Tumbling term deposit rates

Tumbling term deposit rates

You wouldn't guess it from the way interest rates are normally discussed in the media, but almost two-thirds of households don't have a mortgage.

Which means despite all the hype, most Australians don't benefit directly from record-low borrowing costs, or the fact banks are clamouring to lend us money.

Indeed, people with savings in the bank have had a very different experience lately to borrowers, and it's not only the Reserve Bank's official cuts that have been causing them pain.

This week's graph shows that in the past six months, rates on term deposits have fallen by as much as 0.56 percentage points.

It's much more than the 0.25 percentage point cut in the cash rate, which is set by the Reserve, over the same period.

It also contrasts starkly with a few years ago, when banks were locked in a ''war for deposits'' and paying a hefty premium to get their hands on your savings.

So, why are savers now receiving such a raw deal? The unfortunate reality for people who depend on returns from deposits is that banks aren't competing as fiercely for your money as they once were - so they're paying less interest.

There are a few reasons for this. For one, it has recently become cheaper for banks to get funds from elsewhere. Overseas investors are willing to lend money to Australian banks more cheaply in response to increased optimism on financial markets, so banks are exploiting the opportunity.

As well, lending to households and businesses is still growing slower than in the past. This means the banks simply don't need huge amounts of funding from their deposit books. The upshot of all this is that they are paying less interest, to the point where returns from many products are negative once tax and inflation are taken into account.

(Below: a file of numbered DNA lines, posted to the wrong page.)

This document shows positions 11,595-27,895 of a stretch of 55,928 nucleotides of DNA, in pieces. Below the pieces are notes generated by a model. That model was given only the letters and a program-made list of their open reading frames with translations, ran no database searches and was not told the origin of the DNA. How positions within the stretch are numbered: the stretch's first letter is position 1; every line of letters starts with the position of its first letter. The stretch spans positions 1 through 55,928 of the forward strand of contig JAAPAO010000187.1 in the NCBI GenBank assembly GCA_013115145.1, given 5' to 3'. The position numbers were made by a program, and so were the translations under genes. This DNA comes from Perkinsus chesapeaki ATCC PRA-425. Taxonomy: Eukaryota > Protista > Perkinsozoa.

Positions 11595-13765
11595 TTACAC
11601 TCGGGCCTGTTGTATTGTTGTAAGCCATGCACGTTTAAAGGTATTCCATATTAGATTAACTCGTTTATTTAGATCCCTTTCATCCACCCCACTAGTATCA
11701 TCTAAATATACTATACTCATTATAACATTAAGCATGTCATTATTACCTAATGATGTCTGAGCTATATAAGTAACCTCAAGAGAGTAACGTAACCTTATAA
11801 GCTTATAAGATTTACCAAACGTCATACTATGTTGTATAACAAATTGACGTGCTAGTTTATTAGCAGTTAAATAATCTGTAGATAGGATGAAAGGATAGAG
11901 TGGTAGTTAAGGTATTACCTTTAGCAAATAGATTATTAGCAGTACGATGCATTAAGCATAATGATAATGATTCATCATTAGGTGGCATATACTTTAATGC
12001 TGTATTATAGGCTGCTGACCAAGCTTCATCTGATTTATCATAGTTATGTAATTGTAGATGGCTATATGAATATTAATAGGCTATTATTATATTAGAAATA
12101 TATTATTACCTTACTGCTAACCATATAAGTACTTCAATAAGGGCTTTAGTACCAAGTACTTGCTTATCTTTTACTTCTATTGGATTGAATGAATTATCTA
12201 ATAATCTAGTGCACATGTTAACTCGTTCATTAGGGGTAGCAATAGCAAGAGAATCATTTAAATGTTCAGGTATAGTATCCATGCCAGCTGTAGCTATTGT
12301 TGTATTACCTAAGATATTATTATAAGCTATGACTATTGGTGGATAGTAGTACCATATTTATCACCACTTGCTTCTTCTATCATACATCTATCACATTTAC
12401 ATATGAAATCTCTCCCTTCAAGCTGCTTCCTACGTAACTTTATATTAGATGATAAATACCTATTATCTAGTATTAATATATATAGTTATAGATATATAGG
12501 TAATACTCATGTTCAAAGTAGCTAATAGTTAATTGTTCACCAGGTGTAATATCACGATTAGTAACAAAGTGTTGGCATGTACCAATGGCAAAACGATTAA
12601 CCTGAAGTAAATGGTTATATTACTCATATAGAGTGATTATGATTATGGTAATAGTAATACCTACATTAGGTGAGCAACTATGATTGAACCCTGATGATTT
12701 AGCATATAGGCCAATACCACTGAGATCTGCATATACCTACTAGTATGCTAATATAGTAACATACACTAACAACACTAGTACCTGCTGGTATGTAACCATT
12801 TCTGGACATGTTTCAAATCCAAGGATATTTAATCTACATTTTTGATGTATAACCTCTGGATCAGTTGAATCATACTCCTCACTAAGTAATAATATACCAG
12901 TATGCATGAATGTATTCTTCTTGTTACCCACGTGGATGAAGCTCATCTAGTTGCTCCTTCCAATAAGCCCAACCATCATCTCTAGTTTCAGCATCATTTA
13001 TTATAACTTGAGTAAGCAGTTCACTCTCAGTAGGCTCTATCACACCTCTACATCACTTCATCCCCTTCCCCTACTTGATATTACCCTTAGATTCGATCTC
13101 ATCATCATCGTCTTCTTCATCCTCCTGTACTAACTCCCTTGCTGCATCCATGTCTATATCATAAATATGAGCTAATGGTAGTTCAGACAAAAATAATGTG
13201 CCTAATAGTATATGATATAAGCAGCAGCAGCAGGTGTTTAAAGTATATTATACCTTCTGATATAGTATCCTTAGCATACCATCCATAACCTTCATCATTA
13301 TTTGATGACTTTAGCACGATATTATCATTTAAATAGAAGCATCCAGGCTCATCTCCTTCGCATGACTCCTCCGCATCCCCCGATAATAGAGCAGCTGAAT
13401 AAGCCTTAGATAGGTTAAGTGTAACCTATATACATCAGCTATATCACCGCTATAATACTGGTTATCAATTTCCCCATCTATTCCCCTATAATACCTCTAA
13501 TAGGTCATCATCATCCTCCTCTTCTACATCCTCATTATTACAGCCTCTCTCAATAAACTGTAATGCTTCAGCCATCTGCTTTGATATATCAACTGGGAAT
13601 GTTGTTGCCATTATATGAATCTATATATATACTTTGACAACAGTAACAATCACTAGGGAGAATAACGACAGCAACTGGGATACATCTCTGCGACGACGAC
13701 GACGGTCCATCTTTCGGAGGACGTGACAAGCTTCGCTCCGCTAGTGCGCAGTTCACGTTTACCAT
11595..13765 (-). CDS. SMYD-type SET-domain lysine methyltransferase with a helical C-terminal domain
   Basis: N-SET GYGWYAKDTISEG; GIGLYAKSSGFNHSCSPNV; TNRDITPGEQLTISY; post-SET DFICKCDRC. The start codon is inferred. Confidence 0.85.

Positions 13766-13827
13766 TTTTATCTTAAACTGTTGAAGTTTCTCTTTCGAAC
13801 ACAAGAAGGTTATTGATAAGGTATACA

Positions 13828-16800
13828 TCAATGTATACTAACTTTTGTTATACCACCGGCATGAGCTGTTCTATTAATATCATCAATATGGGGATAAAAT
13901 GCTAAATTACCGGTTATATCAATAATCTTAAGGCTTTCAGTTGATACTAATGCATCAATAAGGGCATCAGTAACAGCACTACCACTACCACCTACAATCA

According to figures from RateCity, ANZ, Commonwealth Bank and NAB have all trimmed their 12-month term deposits since November, even though official interest rates haven't moved.

Returns from many types of term deposits are now skinny indeed. Over a six-month term, for instance, Westpac, ANZ and Commonwealth Bank are all paying 2.5 per cent, which is already lower than the inflation rate of 2.7 per cent. It's a slightly better picture over 12 months, with the big four offering between 3.3 per cent and 3.35 per cent. But this is still pretty meagre once the taxman has taken a cut. It's still less than inflation if you're in a higher tax bracket.

All up, people with their money in term deposits have endured a double whammy of falling official rates and weaker competition between banks. This is a likely reason why more households are putting their savings to work in the sharemarket, or property, instead.

No one knows how long the weakness in term deposits will last. But if the market economists are right, things may not get too much worse from here.

After a surprise jump in inflation in the December quarter, most of the experts now think the next move in interest rates will be up, though it may not happen until the second half of this year.

And any rise in interest rates are likely to be very gradual, by less than 1 percentage point. It all suggests the glory days of 6 per cent one-year term deposit interest rates - last seen in 2011 - are a long way behind us.

But after several years of falling returns from term deposits, there is at least light at the end of the tunnel.

Tumbling term deposits